Sixth district discusses mediation requirements in CA family court rulings, specifying that an adversarial hearing is required if there is no agreement at mediation.

The sixth appellate district has issued an analysis of temporary custody orders, in an unpublished opinion, citing that an adversarial hearing is required if there no is agreement reached at mediation and that an evidentiary hearing is required if  there is no final judicial determination of custody.   Some of us of course have been blessed with insane mediator recommendation orders that have been rubber stamped as the order of the court where there was no agreement at mediation or at any hearing, (in violation of CA evidence code section 1118-1121), and the other parent removed children immediately out of school without the consent of the parent with whom the children had been living and moved them out of the county, without a move away hearing,  into a different county.  As a result children slept on the floor for three days as there were no living arrangements for the children in any capacity and they were traumatically ripped from their primary attachment figure.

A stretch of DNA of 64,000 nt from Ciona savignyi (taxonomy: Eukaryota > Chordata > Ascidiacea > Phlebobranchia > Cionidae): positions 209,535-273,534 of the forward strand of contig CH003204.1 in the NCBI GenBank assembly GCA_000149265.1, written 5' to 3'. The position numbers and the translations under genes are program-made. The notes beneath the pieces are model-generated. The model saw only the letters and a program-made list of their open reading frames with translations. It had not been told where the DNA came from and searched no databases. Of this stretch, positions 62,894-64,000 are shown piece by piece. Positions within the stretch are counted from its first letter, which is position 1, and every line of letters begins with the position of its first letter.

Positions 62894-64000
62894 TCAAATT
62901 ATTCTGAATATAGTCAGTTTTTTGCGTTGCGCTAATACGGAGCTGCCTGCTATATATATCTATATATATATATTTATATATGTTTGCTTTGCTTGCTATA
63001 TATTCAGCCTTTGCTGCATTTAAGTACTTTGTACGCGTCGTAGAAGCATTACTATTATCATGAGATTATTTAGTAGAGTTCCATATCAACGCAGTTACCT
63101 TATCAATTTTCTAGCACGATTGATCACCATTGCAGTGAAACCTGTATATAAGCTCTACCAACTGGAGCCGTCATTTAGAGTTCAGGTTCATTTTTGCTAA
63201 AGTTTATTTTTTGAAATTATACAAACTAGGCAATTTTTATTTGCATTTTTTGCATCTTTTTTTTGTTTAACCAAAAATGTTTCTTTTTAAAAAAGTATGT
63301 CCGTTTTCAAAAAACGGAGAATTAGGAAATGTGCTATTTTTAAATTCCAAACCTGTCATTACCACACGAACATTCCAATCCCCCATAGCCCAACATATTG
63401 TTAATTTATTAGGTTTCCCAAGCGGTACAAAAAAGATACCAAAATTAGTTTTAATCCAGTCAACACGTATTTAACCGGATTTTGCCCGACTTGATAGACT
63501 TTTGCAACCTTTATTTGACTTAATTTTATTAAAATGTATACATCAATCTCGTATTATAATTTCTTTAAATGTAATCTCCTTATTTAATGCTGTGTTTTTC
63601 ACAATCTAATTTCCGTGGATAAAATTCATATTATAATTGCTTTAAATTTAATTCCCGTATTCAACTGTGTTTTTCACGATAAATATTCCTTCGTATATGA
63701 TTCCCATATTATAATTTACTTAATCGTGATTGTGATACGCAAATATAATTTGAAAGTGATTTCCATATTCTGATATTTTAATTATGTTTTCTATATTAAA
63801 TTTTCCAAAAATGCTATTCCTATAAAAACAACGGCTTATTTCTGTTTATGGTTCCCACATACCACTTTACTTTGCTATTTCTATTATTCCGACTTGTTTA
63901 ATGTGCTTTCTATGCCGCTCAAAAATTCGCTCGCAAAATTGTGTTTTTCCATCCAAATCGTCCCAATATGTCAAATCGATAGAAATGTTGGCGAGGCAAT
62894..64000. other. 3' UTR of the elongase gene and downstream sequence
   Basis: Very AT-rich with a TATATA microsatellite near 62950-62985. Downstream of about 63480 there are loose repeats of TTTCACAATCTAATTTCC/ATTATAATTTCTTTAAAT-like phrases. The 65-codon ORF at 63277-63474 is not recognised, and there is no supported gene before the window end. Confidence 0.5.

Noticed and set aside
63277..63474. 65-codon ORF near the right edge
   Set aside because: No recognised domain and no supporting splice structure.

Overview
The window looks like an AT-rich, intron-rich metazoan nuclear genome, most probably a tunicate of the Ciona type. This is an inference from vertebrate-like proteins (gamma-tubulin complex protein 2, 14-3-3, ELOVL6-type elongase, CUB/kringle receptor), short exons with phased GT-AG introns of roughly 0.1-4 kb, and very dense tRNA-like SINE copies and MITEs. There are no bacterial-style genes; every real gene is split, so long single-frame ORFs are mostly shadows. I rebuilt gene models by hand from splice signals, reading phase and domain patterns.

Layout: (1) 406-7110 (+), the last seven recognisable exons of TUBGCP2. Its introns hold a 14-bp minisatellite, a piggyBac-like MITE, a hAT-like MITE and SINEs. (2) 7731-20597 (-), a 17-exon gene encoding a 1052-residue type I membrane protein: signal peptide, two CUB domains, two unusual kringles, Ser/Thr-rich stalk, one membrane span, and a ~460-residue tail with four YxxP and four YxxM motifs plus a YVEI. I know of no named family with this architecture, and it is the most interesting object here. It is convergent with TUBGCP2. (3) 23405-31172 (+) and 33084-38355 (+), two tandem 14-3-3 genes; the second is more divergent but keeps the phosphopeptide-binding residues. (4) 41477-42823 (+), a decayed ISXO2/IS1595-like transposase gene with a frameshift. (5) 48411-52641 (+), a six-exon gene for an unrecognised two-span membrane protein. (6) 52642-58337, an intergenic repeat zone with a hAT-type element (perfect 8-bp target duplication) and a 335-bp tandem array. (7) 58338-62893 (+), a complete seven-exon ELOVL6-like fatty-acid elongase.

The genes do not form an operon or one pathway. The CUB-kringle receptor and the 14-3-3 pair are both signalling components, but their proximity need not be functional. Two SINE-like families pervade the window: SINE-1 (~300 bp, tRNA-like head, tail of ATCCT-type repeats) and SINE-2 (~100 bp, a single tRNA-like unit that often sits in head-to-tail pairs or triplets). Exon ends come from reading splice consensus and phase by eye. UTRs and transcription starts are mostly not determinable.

“Whenever a party seeks to “obtain . . . a temporary or permanent custody . . .
order” and custody is contested, the court is required to set the contested issues for
mediation. (Fam. Code, § 3170.) “If the custody . . . dispute is not set for mediation,
there can be no action taken concerning the disputed issues involving minors.”
(Hogoboom v. Superior Court (1996) 51 Cal.App.4th 653, 670.)
In the event the parties are unable to agree on custody following mediation, the
court must set the matter for an adversarial hearing. (Elkins v. Superior Court (2007) 41
Cal.4th 1337, 1360 (Elkins); Fam. Code, § 3185, subd. (a).) Where no final judicial
custody determination has been made, a full evidentiary hearing is mandatory. (Elkins,
supra, at p. 1360.) Family Code section 217 requires that live testimony be permitted at
such a hearing unless the parties stipulate otherwise or the court makes a finding of good
cause to refuse to receive live testimony”.

http://www.courts.ca.gov/opinions/nonpub/H041054.PDF

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